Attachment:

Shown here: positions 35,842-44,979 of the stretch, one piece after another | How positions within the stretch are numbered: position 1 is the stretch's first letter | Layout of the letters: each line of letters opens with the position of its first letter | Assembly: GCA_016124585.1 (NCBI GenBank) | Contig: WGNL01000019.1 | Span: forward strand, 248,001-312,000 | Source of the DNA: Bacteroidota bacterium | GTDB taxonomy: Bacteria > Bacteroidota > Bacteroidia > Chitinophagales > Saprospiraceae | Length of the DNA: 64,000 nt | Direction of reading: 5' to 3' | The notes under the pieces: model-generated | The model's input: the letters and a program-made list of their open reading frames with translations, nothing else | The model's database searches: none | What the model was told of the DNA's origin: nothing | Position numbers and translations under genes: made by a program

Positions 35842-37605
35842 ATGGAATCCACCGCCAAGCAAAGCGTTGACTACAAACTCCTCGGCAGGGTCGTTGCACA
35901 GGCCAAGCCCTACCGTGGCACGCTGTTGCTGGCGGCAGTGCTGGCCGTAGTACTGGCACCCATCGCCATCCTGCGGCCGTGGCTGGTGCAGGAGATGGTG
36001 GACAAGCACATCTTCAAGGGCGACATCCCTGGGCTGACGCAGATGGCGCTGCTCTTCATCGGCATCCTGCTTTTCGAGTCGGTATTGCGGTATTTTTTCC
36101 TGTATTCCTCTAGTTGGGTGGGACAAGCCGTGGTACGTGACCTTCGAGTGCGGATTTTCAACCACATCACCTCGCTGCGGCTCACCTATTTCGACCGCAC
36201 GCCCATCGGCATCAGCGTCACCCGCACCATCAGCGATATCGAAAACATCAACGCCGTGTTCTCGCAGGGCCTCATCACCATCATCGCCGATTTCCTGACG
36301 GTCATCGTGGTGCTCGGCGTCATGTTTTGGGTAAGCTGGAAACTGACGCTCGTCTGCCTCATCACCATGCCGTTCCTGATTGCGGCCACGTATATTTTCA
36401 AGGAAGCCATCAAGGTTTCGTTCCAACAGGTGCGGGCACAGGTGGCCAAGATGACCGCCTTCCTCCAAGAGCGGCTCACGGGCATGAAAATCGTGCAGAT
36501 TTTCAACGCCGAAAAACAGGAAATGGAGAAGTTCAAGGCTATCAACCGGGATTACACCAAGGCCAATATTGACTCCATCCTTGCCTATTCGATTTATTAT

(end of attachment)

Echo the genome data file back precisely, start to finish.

Shown here: positions 35,842-44,979 of the stretch, one piece after another | How positions within the stretch are numbered: position 1 is the stretch's first letter | Layout of the letters: each line of letters opens with the position of its first letter | Assembly: GCA_016124585.1 (NCBI GenBank) | Contig: WGNL01000019.1 | Span: forward strand, 248,001-312,000 | Source of the DNA: Bacteroidota bacterium | GTDB taxonomy: Bacteria > Bacteroidota > Bacteroidia > Chitinophagales > Saprospiraceae | Length of the DNA: 64,000 nt | Direction of reading: 5' to 3' | The notes under the pieces: model-generated | The model's input: the letters and a program-made list of their open reading frames with translations, nothing else | The model's database searches: none | What the model was told of the DNA's origin: nothing | Position numbers and translations under genes: made by a program

Positions 35842-37605
35842 ATGGAATCCACCGCCAAGCAAAGCGTTGACTACAAACTCCTCGGCAGGGTCGTTGCACA
35901 GGCCAAGCCCTACCGTGGCACGCTGTTGCTGGCGGCAGTGCTGGCCGTAGTACTGGCACCCATCGCCATCCTGCGGCCGTGGCTGGTGCAGGAGATGGTG
36001 GACAAGCACATCTTCAAGGGCGACATCCCTGGGCTGACGCAGATGGCGCTGCTCTTCATCGGCATCCTGCTTTTCGAGTCGGTATTGCGGTATTTTTTCC
36101 TGTATTCCTCTAGTTGGGTGGGACAAGCCGTGGTACGTGACCTTCGAGTGCGGATTTTCAACCACATCACCTCGCTGCGGCTCACCTATTTCGACCGCAC
36201 GCCCATCGGCATCAGCGTCACCCGCACCATCAGCGATATCGAAAACATCAACGCCGTGTTCTCGCAGGGCCTCATCACCATCATCGCCGATTTCCTGACG
36301 GTCATCGTGGTGCTCGGCGTCATGTTTTGGGTAAGCTGGAAACTGACGCTCGTCTGCCTCATCACCATGCCGTTCCTGATTGCGGCCACGTATATTTTCA
36401 AGGAAGCCATCAAGGTTTCGTTCCAACAGGTGCGGGCACAGGTGGCCAAGATGACCGCCTTCCTCCAAGAGCGGCTCACGGGCATGAAAATCGTGCAGAT
36501 TTTCAACGCCGAAAAACAGGAAATGGAGAAGTTCAAGGCTATCAACCGGGATTACACCAAGGCCAATATTGACTCCATCCTTGCCTATTCGATTTATTAT